April 2, 1918 – in some unmarked grave in some far distant country

One hundred years ago today, April 2, 1918, Jay wrote to Rinda from the Columbus Post Hospital where he’s been hospitalized.

It sounds like there might have been a little discord between them but its now taken care of.  In letters written to Rinda while he was on the road before the war, he often spent time calming her down from ‘scraps’ they were having.

In this letter, as he often does, he mentions his mother in Gaylord, Michigan. I know from family history that he was very close to her, Mary Elizabeth Shetler.  But I’ve learned this past year that the relationship between Jay and his father, Edwin, was definitely not a warm one. Sadly, Edwin was very hard on Jay as he was growing up.

The Germans were making progress at this point in the war which must have made the prospect of going ‘over there’ even more foreboding.  I’ve learned in Jay’s letters from before the war that he could be very negative and pessimistic.  But then, heading to the Western Front could make even the hardiest soldier pessimistic.

He also mentions that he’ll be going to Camp Devens in Massachusetts.  There he will be getting closer and closer to the war as he continues his basic training.

Dear Rinda –

Beautiful spring day and last evening it rained.

Received your letter of 27th was pleased to hear from you and Raymond.

Been in hospital since last Monday a week ago and undoubtedly leave here or rather hospital some time this week about Thur or Friday.

Haven’t been very sick but you know they take good care of one and make them stay until they are really well.  My trouble was my lungs and cold.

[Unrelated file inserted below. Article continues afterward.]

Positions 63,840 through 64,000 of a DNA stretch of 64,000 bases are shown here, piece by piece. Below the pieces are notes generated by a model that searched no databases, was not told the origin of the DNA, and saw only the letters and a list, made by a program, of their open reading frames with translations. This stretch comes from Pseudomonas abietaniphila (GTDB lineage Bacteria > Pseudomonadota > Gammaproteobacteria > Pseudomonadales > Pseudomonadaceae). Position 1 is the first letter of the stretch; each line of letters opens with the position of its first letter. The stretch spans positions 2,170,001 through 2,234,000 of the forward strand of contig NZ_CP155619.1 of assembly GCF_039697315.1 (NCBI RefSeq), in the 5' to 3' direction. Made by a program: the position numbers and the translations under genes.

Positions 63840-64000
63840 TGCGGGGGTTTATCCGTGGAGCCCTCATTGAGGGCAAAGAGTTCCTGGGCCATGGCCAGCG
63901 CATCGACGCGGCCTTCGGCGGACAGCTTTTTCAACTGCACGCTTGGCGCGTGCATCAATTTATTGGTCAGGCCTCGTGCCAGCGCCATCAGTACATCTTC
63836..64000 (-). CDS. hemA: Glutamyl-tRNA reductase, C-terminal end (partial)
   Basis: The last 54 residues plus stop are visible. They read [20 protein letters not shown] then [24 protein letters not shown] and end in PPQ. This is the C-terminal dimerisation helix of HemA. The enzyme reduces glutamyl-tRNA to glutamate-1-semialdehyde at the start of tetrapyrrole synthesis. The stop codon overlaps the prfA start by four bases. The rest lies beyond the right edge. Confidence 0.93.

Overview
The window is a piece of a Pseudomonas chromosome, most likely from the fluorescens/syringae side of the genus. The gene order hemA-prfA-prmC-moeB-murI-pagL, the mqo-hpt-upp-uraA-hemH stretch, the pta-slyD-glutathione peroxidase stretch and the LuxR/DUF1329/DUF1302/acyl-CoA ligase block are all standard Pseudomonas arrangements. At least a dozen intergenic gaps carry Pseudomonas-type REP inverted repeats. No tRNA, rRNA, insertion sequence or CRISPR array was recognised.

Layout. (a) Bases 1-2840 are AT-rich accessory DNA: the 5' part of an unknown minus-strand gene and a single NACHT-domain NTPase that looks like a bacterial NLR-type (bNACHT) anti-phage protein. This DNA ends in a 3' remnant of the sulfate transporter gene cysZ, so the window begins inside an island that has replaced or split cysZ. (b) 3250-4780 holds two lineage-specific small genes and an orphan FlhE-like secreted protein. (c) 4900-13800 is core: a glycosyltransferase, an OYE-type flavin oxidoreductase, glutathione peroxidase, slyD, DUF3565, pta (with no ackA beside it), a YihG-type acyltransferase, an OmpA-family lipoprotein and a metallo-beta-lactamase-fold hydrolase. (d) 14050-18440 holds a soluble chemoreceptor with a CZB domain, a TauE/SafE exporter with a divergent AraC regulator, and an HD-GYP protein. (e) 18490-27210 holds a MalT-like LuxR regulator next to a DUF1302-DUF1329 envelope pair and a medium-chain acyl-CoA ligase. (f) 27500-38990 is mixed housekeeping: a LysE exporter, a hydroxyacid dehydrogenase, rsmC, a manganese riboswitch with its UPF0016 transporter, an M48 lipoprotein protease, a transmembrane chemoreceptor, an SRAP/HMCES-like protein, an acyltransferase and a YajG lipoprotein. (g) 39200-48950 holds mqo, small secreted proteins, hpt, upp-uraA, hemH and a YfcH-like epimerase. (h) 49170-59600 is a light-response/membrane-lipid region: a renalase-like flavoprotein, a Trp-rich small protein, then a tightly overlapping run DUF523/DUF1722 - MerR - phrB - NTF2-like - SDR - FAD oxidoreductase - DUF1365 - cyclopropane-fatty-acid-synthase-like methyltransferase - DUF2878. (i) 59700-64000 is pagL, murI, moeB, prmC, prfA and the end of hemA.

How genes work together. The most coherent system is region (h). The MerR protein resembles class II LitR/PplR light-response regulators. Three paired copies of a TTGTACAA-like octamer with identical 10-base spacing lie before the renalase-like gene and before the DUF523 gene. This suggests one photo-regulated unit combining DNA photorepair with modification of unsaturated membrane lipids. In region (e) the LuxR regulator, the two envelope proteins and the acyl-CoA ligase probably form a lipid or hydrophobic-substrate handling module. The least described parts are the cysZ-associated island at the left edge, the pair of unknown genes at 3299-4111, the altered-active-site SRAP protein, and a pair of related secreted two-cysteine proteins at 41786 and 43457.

Glad you have decided same as I that its best not to scrap all the time and let bygones be bygones.

Way Germans are winning upon western front and way US is now hurrying men overseas it will only be a question of time before I am on my way to France.  And undoubtedly be planted in some unmarked grave in some far distant country.  May come a time when it will be months that you don’t hear from me so think the last few months should be at least pleasant.  I know not how long I will remain at this post after being released from.  I will undoubtedly go to Camp Deven, Ayers, Mass.

Yes, Mother felt very bad when I left and has had some very bad nervous headaches and been sick in bed some since I left.  Father is standing it very well.  But still it tells upon his iron nerve.

I am writing laying upon my cot and fell a little tired now so will rest before supper by taking a little sleep.

Best of wishes to you and little Raymond.

With love Willie

1918.04.02 144

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